She also offered some words of advice for Mychal Bell and his parents post-plea bargain…”If Mychal Bell has an anger management problem he needs to get help for it…And if his parents can afford to relocate I think that might help them as far as to get a new start and not be constantly reminded by the past…”

However, she does feel that the boys should be punished for their actions and not let off the hook so easily by their Black supporters…”I think that at the end of the day we are all accountable for what we do…The Jena 6 boys did a gang beating on one individual and were sort of celebrated in the community…I think that we should have condemned the attack more harshly then we did because they were involved in doing something that they were not suppose to be doing and separate that from the penalty…”

Prof. Swain also felt that the Black community can show love and support for the boys while at the same time holding them accountable for what they actually did…”The charges they were charged with were severe but at the same time they had no business ganging up and beating one person in the way that they did and that should have been the first thing we as a community condemned to send a signal to other Black young people that this is unacceptable behavior…”

She also noted that there’s an alarming growing trend of violent young Black males running in gangs or packs throughout the nation…”I heard of several cases like that of these young black men traveling in packs and attacking single, lone individuals and that’s not right… There’s no respect of self or other people and we need to be the ones saying that and holding them accountable and not celebrating and defending them because they are not innocent…”

Prof. Swain thought that Mychal Bell in spite of all he’s been through did deserve to serve some time and she hopes that through his incarceration he’s gained some wisdom...”Mychal Bell deserves to serve some time…And I hope he stays out of trouble and I hope he learned his lesson…At the end of the day Mychal Bell was doing something he shouldn’t have been doing…”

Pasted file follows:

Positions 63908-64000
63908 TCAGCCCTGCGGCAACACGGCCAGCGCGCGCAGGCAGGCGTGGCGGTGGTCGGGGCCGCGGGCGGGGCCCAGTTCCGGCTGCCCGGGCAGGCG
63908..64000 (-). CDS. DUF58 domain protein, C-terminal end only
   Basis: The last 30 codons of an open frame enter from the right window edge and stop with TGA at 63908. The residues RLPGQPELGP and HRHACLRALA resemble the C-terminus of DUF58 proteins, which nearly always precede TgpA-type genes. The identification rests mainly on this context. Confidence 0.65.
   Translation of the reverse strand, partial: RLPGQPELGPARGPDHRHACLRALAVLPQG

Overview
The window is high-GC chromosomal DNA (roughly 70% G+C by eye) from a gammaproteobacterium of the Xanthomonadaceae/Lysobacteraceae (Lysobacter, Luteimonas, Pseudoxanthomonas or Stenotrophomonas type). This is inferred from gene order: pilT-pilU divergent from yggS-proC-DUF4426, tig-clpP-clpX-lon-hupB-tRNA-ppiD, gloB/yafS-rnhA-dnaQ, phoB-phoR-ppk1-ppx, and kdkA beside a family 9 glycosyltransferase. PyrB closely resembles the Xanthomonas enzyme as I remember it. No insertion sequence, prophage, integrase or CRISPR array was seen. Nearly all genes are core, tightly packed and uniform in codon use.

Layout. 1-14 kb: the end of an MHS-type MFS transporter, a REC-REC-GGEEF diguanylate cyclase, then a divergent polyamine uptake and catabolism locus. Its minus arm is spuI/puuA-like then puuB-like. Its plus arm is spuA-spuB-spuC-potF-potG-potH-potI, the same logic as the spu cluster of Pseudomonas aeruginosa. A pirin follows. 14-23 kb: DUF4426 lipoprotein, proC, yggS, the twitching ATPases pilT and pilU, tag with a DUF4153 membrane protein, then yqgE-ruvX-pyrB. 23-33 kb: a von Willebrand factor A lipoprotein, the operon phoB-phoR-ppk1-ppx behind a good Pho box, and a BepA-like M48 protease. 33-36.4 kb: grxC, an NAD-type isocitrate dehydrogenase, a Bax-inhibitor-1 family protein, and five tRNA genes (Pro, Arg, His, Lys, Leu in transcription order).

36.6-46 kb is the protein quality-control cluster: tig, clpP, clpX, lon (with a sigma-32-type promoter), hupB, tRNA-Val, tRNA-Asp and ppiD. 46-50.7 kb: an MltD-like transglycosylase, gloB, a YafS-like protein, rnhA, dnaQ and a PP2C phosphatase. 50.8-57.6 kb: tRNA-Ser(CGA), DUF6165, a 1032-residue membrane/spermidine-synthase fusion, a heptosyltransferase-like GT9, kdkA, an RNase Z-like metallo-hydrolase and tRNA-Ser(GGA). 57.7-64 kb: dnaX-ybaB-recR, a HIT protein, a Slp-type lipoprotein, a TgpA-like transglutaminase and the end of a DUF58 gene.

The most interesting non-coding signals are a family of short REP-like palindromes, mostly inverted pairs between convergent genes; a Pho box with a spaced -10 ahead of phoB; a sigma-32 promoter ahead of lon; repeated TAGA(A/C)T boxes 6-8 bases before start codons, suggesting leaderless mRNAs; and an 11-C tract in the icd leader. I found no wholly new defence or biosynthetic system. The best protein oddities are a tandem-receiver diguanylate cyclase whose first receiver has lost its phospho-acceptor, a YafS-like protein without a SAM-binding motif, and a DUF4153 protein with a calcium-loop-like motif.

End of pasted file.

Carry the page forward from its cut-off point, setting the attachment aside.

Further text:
Prof. Swain noted that the Jena 6 case struck an emotional chord because it hit so close to home…Her brother was a victim of an attack that was eerily similar to the one endured by Justin Barker, however he wasn’t so lucky…”I had a brother that was attacked by five boys mid afternoon, they were boys from the neighborhood and I am sure he knew them…They beat him using their fists, shoes and kicked him and he took a blow to the head…He managed to get home and fell into a coma and died that evening…”

Because of this family tragedy she does admit she has a bias against the defendants in the case…”That sorta of colors my view about whether or not a sneaker can be a deadly weapon, the youngest boy was 14 and there was five of them…All I know is that we got to do something about these conditions…It’s not morally right…”

Prof. Swain believes that Black self-help is the remedy for the moral epidemic the Black community is facing…“I come from the underclass and I have been exposed to a lot…I am very concerned about the choices a lot of my people, Black people, make and some of our problems are our own fault and I do see them as our youth and our problem because I don’t think that society won’t do anything else but put them in jail… “

Bishop George, Louisiana Justice Foundation Activist